But something more was bothering me—my encounter with Harlan Cassidy. I didn’t understand why my spirit was guiding me here until I stepped into this auditorium and saw you. Magoa changed my entire life, but there was an important connection to it that I had never fully explored. I gazed downwards. In the darkness, I could barely discern the tattoo on my ankle, but its outline was as familiar to me as my daughters’ faces.

The Magoan goddess symbol.

Why had it appeared in a dream so many years ago? Why had it led me to Ashland? My own spirit wanted desperately to know.

My eyes drifted back to the ceiling. I imagined the spider I had first seen the night before this adventure began. It was waiting quietly in the corner. I watched for a telltale movement of whispery thread that signaled a change in its static life.

Was my life about to change again too?


 

 

Big Two Week Sale on Goddess

Yesterday, I kicked off a two week $.99 sale on Goddess with ads in Betty Book Freak and Buck Books. I’m also starting to garner some more reviews on Amazon. Goddess is available on all platforms, so go out (or stay in) and get a copy!

Best Wishes,

Kelee

Goddess Goes Wide

I’m pleased to report that Goddess is now available on all major book platforms (and some I’ve never heard of) thanks to Smashwords. I was going to do this all myself, but I realized Apple’s IBooks site was too onerous for me to negotiate. On the other hand, Barnes and Noble was easy, which is why I published there on my own.

So, now there’s no excuse for you not to get your copy today. Enjoy!

Best wishes,

Kelee

Lucia Berlin: A Master Class in Prose

I like working in Emergency – you meet men there, anyway. Real men, heroes. Firemen and jockeys. They’re always coming into emergency rooms. Jockeys have wonderful X-rays…Their skeletons look like trees, like reconstructed brontosaurs. St. Sebastian’s X-rays…The first jockey I met was Munoz. God. I undress people all the time and it’s no big deal. Takes a few seconds. Munoz lay there, unconscious, a miniature Aztec god. Because his clothes were so complicated, it was as if I were performing an elaborate ritual.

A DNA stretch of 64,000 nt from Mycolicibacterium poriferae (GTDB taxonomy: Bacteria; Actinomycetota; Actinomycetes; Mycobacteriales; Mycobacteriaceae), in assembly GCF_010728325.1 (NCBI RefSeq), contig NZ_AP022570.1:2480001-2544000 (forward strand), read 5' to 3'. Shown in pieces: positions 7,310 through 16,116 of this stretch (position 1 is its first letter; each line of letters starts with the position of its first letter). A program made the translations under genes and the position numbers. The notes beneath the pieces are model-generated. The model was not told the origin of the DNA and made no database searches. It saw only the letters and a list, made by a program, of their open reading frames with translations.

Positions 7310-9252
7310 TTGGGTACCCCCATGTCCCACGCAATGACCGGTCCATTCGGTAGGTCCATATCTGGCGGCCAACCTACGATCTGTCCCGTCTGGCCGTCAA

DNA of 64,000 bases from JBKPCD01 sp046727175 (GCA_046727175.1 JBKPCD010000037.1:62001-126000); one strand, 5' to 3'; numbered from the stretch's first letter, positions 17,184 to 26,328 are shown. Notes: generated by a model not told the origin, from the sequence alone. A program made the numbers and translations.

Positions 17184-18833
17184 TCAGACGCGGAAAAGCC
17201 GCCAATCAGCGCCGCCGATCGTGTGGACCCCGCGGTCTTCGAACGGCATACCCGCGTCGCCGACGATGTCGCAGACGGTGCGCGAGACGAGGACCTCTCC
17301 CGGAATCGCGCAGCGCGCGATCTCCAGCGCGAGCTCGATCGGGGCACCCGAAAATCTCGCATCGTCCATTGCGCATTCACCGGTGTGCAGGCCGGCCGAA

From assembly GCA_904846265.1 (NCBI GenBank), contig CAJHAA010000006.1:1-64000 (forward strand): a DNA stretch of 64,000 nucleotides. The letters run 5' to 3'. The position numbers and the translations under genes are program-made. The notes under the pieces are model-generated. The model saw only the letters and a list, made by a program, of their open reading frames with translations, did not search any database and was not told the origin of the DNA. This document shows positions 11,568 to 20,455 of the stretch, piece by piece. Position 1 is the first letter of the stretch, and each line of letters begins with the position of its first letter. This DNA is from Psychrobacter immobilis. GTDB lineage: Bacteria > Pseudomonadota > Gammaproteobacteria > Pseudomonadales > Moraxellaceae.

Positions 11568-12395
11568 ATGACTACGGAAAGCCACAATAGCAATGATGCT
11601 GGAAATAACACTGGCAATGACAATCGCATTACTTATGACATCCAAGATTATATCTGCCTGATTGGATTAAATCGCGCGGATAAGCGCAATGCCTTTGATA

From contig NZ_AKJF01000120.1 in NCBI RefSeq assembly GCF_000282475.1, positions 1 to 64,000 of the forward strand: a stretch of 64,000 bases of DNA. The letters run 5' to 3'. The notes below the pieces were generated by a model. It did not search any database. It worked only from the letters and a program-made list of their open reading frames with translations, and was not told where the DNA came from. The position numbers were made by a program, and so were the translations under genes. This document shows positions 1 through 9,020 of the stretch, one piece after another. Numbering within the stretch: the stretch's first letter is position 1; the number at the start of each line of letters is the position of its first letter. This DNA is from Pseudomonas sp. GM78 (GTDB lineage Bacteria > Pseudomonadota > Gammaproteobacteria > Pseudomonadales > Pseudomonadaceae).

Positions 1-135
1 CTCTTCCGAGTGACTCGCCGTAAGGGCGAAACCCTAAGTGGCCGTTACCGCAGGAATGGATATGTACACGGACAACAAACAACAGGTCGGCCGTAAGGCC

Wow, was my first reaction when I read that passage. If I had read that description in a romance novel, I would be hooked on that author for life.

Lucia Berlin‘s writing is so compelling because it can be passionate and romantic, but it’s also achingly brutal. Berlin’s life was tough, and it’s on full display in her short stories. She was an unrecovered alcoholic for much of her life. She also suffered from scoliosis. She wrote sporadically, publishing seventy-six stories in her three decades of writing, mostly in smaller literary magazines.

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I would never nominate Berlin as a template for how a writer should live her life, but I wish more writers had her gift for vibrant imagery and surprising use of language. I very rarely see that in romance and other genre fiction, which is why I sometimes get bored with them. Perhaps most readers don’t want to be challenged, but it’s what I enjoy most. I find unflinching honesty is often be the best way to approach a love story.

Here’s another favorite passage of mine, from Berlin’s story, “Melina.”

Beau had been a sandwich man in San Francisco…One day he had pulled his cart into an insurance office and he saw her. Melina…She was very tiny and thin. But it was her skin, he said. It was like she wasn’t a person at all but some creature made of white silk, of milk glass.

Beau didn’t know what came over him. He left the cart and his customers, went through a little gate over to where she stood. He told her he loved her. I want you, he said. I’ll get the bathroom key. Come on. It will just take five minutes. Melina looked at him and said, I’ll be right there.

I was pretty young then. This was the most romantic thing I had ever heard.

For a fascinating lesson in how to write amazing prose, I’d highly recommend picking up the newly published collection of Berlin’s stories, A Manual for Cleaning Women. It moved me, and I’ve learned a great deal from it. It’s certainly challenged me to reconsider my own style, and how I can touch my own readers in surprising, compelling ways.

Best wishes,

Kelee

Should You Offer Your Book for Free?

My first three months with KDP Select is winding down, and I was considering whether to take advantage of their free book promotion (up to five days) before the end of January. I started to do a little research, and the first thing I learned is how difficult it is to offer your book for free on Kindle outside their exclusivity agreement. My understanding is that it’s fairly easy to set your price at free on other platforms. If you published through Smashwords, all you have to do is notify them and they’ll do the rest. But for Amazon, you first have to change your price on Nook and other distributors, and then convince them to match it. Perhaps running through an Amazon warehouse naked will get you noticed, but otherwise, it can take a lot of time and effort.

But first things first: is giving away your book a good marketing strategy? Being a list-making kind of person, I read a lot of author blogs where they shared their experiences and came up with reasons why we authors should and shouldn’t give away our work.

Four Reasons You Should Definitely Give Away Your Book

  1. You can gain a lot of new readers. Authors report that, with a little advertising, they often get thousands of book downloads. That can translate into readers who will love your writing and eagerly buy your other books.